The schism between the Eastern and Western churches resulted from ecclesiastical, not doctrinal causes. Historians usually identify this rupture with the mutual anathemas instigated in 1054 by Pope Leo IX and Patriarch Michael Cerularius of Constantinople.
Subsequent developments contributed to a millennium of estrangement. Not least were: the sack of Constantinople in 1204 during the Fourth Crusade; rejection in Byzantine territories of the Council of Florence’s formula of reunion prior to the fall of the eastern empire to the Ottoman Turks in 1453; the effort, known disparagingly as uniatism, to incorporate communities of Orthodox Christians into the Catholic Church beginning around 1596; and the declaration of papal infallibility at the First Vatican Council in 1870.
Only in the mid-20th century did Patriarch Athenagoras I and Pope Paul VI begin a true reversal, typified by their consigning of the mutual anathemas to oblivion on Dec. 7, 1965, as the the Second Vatican Council drew to a close. Though ongoing theological dialogue began in North America in September 1965, a joint international commission for dialogue did not convene until 1980. The North American dialogue encouraged a second commission, a bishops’ dialogue in 1981; both have produced over 30 official statements. The international commission meets less regularly and has produced six statements.
In a clarification published in English in 1988, Cardinal Joseph Ratzinger, now Pope Benedict XVI, suggested that “with the Orthodox, the Catholic Church need not necessarily insist on acceptance of the dogmas of the second millennium [including Vatican I]...the latter after all only unfolded what was already there in principle in the time of the undivided Church” (Church, Ecumenism and Politics [New York: Crossroad, 1988]). Complicating matters, however, in the first edition of the Vatican yearbook (Annuario Pontificio 2006) after he became pope, Pope Benedict chose to drop Patriarch of the West from the list of his official titles. It is the principal designation through which the Orthodox could relate their ecclesiastical offices to the papacy. Meeting at Georgetown University last October, the North American Orthodox-Catholic Theological Consultation reiterated that “the root obstacle” preventing East-West unity is “the role that the bishop of Rome plays in the worldwide Catholic communion.”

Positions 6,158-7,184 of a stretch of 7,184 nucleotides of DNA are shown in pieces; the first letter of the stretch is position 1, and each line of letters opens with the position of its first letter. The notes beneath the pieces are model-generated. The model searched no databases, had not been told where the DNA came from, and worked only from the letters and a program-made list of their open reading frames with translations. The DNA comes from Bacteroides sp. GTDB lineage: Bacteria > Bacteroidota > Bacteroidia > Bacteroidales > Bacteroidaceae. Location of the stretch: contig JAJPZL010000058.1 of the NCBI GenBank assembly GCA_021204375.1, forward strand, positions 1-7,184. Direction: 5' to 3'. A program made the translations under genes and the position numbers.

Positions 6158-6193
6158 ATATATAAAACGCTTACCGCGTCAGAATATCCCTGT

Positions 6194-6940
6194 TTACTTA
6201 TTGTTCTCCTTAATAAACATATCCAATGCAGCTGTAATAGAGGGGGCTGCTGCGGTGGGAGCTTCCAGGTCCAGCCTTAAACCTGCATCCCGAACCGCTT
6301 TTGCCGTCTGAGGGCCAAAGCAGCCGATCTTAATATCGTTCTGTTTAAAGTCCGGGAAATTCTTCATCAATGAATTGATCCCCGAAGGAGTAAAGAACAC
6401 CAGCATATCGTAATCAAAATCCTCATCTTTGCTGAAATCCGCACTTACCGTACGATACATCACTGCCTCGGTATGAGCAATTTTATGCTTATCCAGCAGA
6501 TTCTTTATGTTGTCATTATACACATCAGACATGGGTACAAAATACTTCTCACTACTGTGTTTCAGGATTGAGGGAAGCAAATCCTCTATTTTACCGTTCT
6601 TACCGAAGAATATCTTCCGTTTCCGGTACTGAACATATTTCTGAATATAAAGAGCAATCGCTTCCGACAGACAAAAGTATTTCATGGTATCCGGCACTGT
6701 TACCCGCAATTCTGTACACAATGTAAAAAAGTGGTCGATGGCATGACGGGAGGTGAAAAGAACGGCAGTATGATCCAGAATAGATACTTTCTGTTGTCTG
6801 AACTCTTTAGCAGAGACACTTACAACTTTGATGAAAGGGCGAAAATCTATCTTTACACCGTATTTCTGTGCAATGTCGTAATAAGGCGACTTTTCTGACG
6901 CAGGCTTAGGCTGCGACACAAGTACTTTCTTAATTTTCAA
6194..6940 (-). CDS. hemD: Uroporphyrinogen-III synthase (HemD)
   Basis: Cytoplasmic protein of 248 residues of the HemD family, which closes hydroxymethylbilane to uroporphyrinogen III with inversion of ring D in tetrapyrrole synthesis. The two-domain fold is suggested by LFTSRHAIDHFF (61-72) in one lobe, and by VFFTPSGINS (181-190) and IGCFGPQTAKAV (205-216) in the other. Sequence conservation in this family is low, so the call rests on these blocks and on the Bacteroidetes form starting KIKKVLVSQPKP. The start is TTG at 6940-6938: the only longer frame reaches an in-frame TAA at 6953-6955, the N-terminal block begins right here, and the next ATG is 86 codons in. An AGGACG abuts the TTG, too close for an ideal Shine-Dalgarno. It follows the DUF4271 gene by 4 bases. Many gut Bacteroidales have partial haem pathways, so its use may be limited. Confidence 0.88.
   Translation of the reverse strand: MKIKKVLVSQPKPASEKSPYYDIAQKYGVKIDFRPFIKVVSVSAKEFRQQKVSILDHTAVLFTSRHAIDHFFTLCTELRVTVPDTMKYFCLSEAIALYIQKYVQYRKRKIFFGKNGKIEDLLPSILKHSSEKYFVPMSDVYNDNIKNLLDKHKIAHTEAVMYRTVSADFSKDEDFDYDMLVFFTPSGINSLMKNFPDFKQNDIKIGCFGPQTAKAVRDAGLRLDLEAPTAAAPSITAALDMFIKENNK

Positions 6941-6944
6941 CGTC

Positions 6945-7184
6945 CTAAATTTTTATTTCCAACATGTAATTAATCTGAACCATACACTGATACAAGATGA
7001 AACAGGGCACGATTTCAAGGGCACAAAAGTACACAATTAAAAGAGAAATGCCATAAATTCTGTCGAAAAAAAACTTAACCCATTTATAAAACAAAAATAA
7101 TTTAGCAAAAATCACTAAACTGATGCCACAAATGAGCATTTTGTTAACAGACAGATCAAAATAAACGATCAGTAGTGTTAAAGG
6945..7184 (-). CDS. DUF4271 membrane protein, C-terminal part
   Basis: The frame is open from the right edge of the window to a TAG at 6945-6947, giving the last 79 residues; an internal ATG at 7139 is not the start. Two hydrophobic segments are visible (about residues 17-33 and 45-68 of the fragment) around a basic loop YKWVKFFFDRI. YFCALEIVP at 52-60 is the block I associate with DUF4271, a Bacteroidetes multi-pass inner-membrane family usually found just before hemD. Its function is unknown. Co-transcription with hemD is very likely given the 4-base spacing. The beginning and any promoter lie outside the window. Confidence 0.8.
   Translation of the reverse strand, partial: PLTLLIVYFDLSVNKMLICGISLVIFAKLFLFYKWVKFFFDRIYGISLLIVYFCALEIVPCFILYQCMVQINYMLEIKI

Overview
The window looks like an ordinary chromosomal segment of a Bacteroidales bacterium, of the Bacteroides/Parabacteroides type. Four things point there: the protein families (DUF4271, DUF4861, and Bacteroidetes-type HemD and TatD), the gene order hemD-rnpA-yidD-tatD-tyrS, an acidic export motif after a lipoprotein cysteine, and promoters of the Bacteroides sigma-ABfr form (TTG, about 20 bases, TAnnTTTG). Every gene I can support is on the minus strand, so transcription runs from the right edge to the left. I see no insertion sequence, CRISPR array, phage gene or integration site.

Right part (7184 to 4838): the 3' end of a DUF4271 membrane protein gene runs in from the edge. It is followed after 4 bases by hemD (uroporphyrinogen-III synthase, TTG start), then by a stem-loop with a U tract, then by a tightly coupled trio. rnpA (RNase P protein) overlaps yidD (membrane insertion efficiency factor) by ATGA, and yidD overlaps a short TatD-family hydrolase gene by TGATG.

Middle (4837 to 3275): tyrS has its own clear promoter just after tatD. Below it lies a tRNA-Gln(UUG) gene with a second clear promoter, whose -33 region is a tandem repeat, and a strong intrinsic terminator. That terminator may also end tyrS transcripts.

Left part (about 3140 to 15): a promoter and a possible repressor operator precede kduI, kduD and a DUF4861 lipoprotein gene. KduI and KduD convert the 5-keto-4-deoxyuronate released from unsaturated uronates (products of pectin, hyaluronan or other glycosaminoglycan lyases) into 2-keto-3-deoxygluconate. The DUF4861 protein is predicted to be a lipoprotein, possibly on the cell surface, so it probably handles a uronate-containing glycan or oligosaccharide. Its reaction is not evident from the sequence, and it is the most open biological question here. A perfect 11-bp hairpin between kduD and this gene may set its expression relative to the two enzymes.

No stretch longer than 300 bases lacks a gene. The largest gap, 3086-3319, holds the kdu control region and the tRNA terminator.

Enter now Adam A. J. DeVille—assistant professor of theology at the University of Saint Francis in Fort Wayne, Ind.—with a scholarly study of this obstacle, purposely focusing on the patriarchal office in the church and proposing its restoration and extension in the Western church as a step toward reunion.
DeVille seizes on the concluding paragraphs of John Paul II’s monumental encyclical on ecumenism, “That All May Be One” (“Ut Unum Sint,” 1995), to begin his work by examining in detail the papal invitation to discussion with ecumenical partners on the role of the papacy in service to the unity of the church.
The heart of DeVille’s book comes, however, in the third chapter, where he takes up the controversial dropping of the title Patriarch of the West in 2006; and after examining principal Orthodox reactions, he begins a timely proposal for “a serious and substantial reconfiguration of the papacy so that the papal and patriarchal roles are much more differentiated.”